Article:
Technical Articles

Handy Talky Madness (Part 1): Old School and Analog

I love handy talkies (HTs). Some might call it an addiction. So, let’s talk about them. Since there is way too much information for one blog alone, I’ll be covering some notable HTs in a four-part series, which should be enough to brush the surface. Let’s get started with Part 1: Old School and Analog.

Of course, I’ll need to limit how old school we are talking about for this to be worthwhile. I have quite a few museum pieces that were given to me as a collector. For this series, we’ll go far enough back to include pieces with PL (Private Line) or CTCSS (Continuous Tone Coded Squelch System) tones. Otherwise, some repeaters would be difficult to use indeed!

Starting in 1980 is kind of cheating. The very popular IC-2AT handheld for 2 meters is where I’ll begin. Also available were the Icom IC-3AT and IC-4AT for 1.25m and 70cm. Some pros of these HTs include:

  • Good, full-bodied receive and transmit audio with full-size speaker and large condenser microphone
  • Easy to operate (no memories, no scan, no priority channels, etc.)
  • BNC connector for the antenna
  • Sturdy case and real metal belt clip
  • Zero surface-mounted components and a simple design–easily repairable with standard electronics tools and parts still mostly available today

Some cons:

  • Large and relatively heavy
  • Relatively low power output by today’s standards
  • No built-in CTCSS encode or decode. Communications Specialists made a small encoder that would barely fit into the radio. The board also had to be preset to one CTCSS tone, and it was not possible to change it from the radio without disassembly. In the early 80s most repeaters did not require a CTCSS (PL) tone, but today this is very necessary
  • No scan, memories, etc.

The third bullet of the cons list is why I say starting with these 1980 HTs isn’t exactly in the promised realm of this article.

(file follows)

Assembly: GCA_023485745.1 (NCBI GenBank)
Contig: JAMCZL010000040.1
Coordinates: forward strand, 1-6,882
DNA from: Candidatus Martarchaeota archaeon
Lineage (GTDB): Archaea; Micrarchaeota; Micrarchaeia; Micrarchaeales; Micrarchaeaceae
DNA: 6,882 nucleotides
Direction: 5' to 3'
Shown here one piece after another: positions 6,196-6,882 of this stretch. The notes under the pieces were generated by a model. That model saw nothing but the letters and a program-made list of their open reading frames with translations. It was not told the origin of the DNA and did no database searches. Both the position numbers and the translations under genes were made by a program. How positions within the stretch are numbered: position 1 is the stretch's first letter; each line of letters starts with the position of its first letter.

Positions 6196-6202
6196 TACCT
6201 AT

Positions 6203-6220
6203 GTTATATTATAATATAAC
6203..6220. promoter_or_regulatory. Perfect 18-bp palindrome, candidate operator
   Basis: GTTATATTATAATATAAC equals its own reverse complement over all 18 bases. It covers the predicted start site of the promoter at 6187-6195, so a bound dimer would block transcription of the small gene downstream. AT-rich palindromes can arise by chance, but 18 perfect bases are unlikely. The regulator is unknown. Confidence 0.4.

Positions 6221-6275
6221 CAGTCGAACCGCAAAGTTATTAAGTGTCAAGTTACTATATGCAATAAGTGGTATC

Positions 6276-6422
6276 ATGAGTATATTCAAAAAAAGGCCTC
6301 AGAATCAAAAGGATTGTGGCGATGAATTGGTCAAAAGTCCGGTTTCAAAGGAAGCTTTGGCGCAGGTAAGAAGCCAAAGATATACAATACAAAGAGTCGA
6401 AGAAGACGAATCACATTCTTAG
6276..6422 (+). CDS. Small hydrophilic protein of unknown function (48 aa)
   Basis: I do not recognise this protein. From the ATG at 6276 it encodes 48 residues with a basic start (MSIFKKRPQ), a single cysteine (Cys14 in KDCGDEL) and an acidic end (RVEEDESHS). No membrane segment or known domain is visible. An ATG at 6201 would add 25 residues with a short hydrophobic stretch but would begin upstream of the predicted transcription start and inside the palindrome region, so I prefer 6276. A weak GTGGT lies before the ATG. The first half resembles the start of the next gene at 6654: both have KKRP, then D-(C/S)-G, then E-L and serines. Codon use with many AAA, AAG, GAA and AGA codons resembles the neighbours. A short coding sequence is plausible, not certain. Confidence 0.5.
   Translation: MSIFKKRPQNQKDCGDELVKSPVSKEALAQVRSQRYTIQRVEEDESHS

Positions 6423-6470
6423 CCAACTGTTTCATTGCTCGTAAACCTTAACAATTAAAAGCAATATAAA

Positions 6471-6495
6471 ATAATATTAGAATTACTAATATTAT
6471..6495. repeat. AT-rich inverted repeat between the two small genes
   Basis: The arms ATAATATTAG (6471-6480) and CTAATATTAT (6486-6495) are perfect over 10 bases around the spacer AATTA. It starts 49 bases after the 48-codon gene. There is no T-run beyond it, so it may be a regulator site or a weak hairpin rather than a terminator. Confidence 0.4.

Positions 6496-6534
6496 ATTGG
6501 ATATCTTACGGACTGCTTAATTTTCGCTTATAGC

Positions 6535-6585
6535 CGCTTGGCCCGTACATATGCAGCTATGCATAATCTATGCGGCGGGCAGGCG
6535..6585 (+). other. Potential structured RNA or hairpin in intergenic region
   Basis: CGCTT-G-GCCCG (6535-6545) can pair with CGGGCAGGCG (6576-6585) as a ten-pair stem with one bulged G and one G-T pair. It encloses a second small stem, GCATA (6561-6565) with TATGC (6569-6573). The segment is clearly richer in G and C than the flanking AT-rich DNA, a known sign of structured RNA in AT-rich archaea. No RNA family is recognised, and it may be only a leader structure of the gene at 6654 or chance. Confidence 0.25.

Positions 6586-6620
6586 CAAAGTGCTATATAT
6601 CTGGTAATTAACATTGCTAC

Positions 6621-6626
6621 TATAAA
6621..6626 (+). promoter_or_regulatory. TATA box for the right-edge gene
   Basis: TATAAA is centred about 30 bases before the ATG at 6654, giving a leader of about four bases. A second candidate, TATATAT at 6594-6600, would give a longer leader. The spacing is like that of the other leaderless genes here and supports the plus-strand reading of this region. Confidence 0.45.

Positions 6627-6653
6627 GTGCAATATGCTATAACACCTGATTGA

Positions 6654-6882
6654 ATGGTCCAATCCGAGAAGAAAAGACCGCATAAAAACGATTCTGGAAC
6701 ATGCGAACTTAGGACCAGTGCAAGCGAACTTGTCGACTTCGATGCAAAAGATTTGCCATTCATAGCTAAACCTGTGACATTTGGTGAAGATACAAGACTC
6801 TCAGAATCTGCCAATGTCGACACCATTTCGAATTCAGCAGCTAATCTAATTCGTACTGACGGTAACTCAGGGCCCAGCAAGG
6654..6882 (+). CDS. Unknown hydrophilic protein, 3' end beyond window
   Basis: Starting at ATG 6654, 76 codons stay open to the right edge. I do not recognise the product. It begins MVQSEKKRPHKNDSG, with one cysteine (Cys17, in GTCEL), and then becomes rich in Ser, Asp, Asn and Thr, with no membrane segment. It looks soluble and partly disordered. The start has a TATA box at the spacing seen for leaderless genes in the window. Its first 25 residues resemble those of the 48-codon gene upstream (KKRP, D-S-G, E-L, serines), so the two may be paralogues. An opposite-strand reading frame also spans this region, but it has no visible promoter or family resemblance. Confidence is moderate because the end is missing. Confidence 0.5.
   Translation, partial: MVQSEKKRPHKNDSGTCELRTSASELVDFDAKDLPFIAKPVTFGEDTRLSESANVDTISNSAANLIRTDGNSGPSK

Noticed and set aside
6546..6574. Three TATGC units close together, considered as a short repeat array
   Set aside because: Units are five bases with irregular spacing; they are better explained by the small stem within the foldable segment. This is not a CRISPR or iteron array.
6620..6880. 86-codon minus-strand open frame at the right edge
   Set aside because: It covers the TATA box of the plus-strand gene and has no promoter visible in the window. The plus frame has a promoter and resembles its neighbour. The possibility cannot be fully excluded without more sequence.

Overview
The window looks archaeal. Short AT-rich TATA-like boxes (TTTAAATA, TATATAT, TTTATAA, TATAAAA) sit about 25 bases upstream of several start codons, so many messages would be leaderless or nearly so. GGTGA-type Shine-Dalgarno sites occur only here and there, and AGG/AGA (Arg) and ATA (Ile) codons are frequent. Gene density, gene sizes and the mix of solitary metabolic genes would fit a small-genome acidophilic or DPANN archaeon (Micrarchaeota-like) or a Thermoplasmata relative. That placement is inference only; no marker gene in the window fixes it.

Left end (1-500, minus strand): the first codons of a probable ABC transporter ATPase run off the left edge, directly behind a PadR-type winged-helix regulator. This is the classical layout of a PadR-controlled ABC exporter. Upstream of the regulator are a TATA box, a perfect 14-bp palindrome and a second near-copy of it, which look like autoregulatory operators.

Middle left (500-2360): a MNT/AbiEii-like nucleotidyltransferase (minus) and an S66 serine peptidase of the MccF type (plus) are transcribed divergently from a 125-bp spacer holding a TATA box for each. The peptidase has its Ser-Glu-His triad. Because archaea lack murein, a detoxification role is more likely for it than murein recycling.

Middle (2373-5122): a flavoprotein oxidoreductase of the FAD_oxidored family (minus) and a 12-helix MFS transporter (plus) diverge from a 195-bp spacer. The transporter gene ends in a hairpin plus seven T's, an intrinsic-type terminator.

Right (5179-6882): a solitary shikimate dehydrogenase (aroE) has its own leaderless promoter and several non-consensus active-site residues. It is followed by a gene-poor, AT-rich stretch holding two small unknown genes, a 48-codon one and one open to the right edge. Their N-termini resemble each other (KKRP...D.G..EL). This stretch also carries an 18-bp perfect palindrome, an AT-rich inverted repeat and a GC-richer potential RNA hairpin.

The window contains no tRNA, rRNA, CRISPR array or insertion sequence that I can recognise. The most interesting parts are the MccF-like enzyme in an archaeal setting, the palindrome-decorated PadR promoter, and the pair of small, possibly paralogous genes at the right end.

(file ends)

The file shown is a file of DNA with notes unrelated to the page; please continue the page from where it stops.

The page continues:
My IC-3AT and IC-4AT were given to me. I haven’t managed to grab an IC-2AT for a reasonable price at a flea market…yet.

Let’s move on to the 1990s and one of my favorite HTs, the discontinued dual-bander Icom IC-W32A. Features include:

  • Independent tuning knobs and backlit display and keypad
  • Two dials used for independent tuning of the VHF and UHF band, allowing for independent adjustment of either band
  • Exchange Function for assigning VHF/UHF tuning and volume to either knob
  • Independent main and sub-bands allow you to receive both VHF and UHF simultaneously, or you can use the V/V and U/U functions for receiving two frequencies on the same band
  • Support of full crossband duplex
  • 100 channels for each band
  • Each channel can be assigned a name of up to 8 alpha characters from the keypad
  • Alpha tagging is available for DTMF memory channels
  • Programmed, full, and memory skip scanning
  • 50 frequency PL encode, decode, backlit LCD, auto power off, and two power levels

For many more details, find the original IC-W32A manual here.

Moving forward a bit to 2001, we find one of my other all-time favorite HTs, the tri-band (144, 200, and 440) Kenwood TH-F6A, which came packed with even more features:

  • Dual-channel receive capability
  • 5 watts output on each band while operating with the supplied 7.4 volt 2000 mAh lithium-ion battery (or external 13.8 VDC power)
  • Low power setting of 0.5 watts and an extra low power output of 0.05 watts
  • Easy-to-use controls
  • LCD informs you of the exact status of the radio
  • Sophisticated wideband communications reception. Special “B” band has reception from 100 kHz in to 1300 MHz (less some restricted frequencies) in F2D, F3E (FM), A3A (AM), A1A (CW), and J3E (SSB)
  • Built-in ferrite bar antenna ensures reception of medium wave and long wave even without the detachable antenna
  • Special ten-channel weather station mode
  • Built to MIL-STD-810 C/D/E standards
  • Measures 2.3″ x 3.5″ x 1.3″ and weighs only 9 oz.

For many more details, find the original TH-F6A manual here.

I know there are other great “old school” HTs out there. I only touched upon a couple of my favorites that were long discontinued before I was a ham. But research and testing opportunities—along with the words of my mentors— resulted in me choosing these favorites.

Questions? Have an amazing Old School HT to bring back to light? Share them in the comments below or email me at

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